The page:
After completing his PhD at the University of Glasgow, investigating therapeutic applications of music, he worked as Artistic Director for a music company, Sounds of Progress, specialising in working with people who have special needs.  He runs music workshops and lectures internationally and has published over 60 peer reviewed papers and book chapters.  He has co-edited four texts, Musical   Identities (2002) and Musical Communication (2005), Musical Imaginations (2012) and Music Health & Wellbeing (2012) and was editor of the journal Psychology of Music between 2006 and 2012. He is an associate editor for The International Journal of Music Education, Jazz Research Journal, Research Studies in Music Education, Musicae Scientiae, and The Journal of Music Therapy.

His on-going research focuses on issues relating to improvisation, musical communication, music health and wellbeing, music education and musical identities. He studies the processes and outcomes of music participation and music listening and has a particular interest in collaborative creativity. His new coedited text with David Hargreaves and Dorothy Miell "The Oxford Handbook of Musical Identities" is due for publication in 2016.


AMPS Seminar Series: Vocal emotion processing in Autism Spectrum Disorder & Twin study on Singing Ability


Come to hear two postgraduate students from the Music Psychology lab speak about their research.


Topic 1: Individual Differences in Vocal Emotion Processing: Findings from the General Population and Implications for Autism Spectrum Disorder. Speaker: Yi Ting Tan 

Topic 2: “Let’s Hear Twins Sing!”: The first online twin study on singing ability
Speaker: Valerie Yap

Time: 6-7pm. Date: 23 July 2015. Where: University of Melbourne, Old Arts Building, Theatre B.


The Brain's Way of Healing - Public Lecture by Dr Norman Doidge (author of 'The Brain That Changes Itself')


The Brain's Way of Healing

Wednesday 27 May 2015 6:00–7:00PM


Melbourne City Town Hall
90-120 Swanston Street, Melbourne


Join Toronto psychiatrist, Dr Norman Doidge, renowned author of the The Brain that Changes Itself. This international best-seller made headlines when it discussed the way the brain can repair itself - known as neuroplasticity - an utterly fascinating notion that turned conventional thinking on its head.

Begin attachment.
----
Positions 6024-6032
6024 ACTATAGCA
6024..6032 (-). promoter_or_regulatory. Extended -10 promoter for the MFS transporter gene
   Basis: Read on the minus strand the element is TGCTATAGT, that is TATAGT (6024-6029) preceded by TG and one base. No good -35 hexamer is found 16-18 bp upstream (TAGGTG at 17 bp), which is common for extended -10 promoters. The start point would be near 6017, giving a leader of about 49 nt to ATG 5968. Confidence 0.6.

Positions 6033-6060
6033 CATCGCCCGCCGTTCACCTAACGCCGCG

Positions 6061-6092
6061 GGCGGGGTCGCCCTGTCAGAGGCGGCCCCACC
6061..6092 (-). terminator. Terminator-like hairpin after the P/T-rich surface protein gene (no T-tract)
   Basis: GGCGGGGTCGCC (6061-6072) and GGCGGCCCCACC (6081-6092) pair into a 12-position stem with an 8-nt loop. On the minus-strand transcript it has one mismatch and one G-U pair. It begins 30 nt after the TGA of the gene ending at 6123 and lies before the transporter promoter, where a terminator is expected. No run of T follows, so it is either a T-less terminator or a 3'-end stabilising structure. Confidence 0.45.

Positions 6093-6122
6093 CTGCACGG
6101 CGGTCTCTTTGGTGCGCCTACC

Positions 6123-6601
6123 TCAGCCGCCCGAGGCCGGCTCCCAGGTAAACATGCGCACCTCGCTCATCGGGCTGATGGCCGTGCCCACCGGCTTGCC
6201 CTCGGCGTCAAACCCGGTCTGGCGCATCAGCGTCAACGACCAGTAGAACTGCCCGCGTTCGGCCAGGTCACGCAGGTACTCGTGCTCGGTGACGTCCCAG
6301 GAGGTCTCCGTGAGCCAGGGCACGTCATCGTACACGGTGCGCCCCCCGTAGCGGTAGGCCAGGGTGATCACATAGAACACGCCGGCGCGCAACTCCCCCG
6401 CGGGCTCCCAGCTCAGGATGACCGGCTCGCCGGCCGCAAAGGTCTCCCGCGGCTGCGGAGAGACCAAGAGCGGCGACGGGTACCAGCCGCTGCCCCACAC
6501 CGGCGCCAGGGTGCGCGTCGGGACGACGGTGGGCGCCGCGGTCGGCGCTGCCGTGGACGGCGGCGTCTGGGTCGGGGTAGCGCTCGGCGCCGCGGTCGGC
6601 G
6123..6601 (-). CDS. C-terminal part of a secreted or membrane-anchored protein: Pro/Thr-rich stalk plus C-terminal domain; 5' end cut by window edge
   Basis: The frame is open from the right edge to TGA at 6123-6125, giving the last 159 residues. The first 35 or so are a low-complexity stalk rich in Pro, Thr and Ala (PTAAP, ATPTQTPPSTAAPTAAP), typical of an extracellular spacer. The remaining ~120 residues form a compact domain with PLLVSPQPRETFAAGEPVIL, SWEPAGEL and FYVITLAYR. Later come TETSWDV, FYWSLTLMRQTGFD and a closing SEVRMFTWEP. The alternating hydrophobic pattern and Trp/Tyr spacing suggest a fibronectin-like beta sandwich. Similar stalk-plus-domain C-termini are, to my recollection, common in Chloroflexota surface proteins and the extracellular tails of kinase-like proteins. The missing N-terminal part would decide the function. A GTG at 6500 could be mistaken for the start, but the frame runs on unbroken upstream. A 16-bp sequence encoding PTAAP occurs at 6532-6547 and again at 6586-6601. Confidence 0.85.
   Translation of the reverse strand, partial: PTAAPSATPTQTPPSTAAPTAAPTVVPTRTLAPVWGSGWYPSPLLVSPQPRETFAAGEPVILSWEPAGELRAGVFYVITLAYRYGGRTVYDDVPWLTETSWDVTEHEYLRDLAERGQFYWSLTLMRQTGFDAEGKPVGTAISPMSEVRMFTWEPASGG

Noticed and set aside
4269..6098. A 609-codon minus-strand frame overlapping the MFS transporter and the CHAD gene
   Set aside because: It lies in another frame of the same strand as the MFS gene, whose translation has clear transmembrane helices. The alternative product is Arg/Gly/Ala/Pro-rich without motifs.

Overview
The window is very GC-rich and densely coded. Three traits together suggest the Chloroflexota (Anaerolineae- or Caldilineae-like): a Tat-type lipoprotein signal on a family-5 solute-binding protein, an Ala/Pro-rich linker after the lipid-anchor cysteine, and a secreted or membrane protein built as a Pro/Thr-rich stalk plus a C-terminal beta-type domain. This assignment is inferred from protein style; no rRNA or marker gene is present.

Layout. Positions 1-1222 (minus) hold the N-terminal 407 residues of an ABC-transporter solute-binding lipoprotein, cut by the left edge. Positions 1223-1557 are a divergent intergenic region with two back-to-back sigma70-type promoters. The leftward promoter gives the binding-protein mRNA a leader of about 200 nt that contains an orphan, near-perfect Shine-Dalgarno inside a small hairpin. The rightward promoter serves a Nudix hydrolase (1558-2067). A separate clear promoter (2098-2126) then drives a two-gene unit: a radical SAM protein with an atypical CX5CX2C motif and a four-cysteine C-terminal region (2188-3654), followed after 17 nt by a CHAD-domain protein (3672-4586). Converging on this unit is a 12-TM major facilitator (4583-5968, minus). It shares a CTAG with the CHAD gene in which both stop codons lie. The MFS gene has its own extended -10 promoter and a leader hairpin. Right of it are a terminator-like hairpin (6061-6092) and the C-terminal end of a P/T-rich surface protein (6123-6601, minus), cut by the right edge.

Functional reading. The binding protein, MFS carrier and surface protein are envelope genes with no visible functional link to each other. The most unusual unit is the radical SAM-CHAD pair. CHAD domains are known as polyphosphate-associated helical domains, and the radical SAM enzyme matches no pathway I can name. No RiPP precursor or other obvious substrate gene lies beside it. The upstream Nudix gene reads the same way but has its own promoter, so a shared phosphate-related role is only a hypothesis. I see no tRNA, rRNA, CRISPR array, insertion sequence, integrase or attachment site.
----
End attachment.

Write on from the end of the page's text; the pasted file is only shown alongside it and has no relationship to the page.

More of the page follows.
Seven years later, Norman has interviewed several of our neuroscientists as part of a new book, The Brain’s Way of Healing.

Come and join a discussion about remarkable discoveries and recoveries of the brain, thanks to neural healing. Hear stories Norman has gathered - on the way people have alleviated years of chronic pain; improved the lives of those living on the autism spectrum; diminished symptoms of multiple sclerosis, Parkinson’s disease, brain injuries and how we may lower our risk of dementia. 

Norman and a panel of Florey researchers (including Prof Sarah Wilson from MMW) will chat about the way the mind, brain and body work together in health and healing. 

This promises to be a night of optimism, cool neuroscience and thought-provoking wonder.

To book for this free public lecture click here.

Public Lecture - A/Prof Wendy Magee on Music in Disorders of Consciousness



 Music as an intervention in paediatric and adult populations with disorders of consciousness 


PUBLIC LECTURE - A/Prof Wendy Magee

5pm, May 20th, 2015 

Vernon Collins Room 

Health Education Learning Precinct 

Royal Children’s Hospital 

50 Flemington Rd, Parkville 


Using clinical illustrations and examples from neuroscience, this presentation will outline the latest evidence for using music as a diagnostic tool and medium for intervention with children, adolescents and adults who have complex needs stemming from acquired brain injury and disorders of consciousness. 


Assoc. Prof. Wendy Magee, Temple University, Philadelphia, USA 

With over 25 years’ experience working in neurology, Wendy Magee has extensive specialist clinical skills in this area and has pursued a range of research with adults and children with neurological conditions including traumatic brain injury, stroke, Parkinson’s Disease, Multiple Sclerosis, Huntington’s Disease, low awareness states, and Locked-in Syndrome. Dr. Magee is widely published in peer-reviewed journals, with 25 book chapters in edited volumes, and editor of the text Music Technology in Therapeutic and Health Settings. Her current research and theoretical priorities include developing the evidence base for Music Therapy practice in neurology and rehabilitation, including developing and testing treatment methods and measurement tools, and within interdisciplinary practice


Light refreshments will be served after the lecture. 


Please register here by Friday 15th May, 2015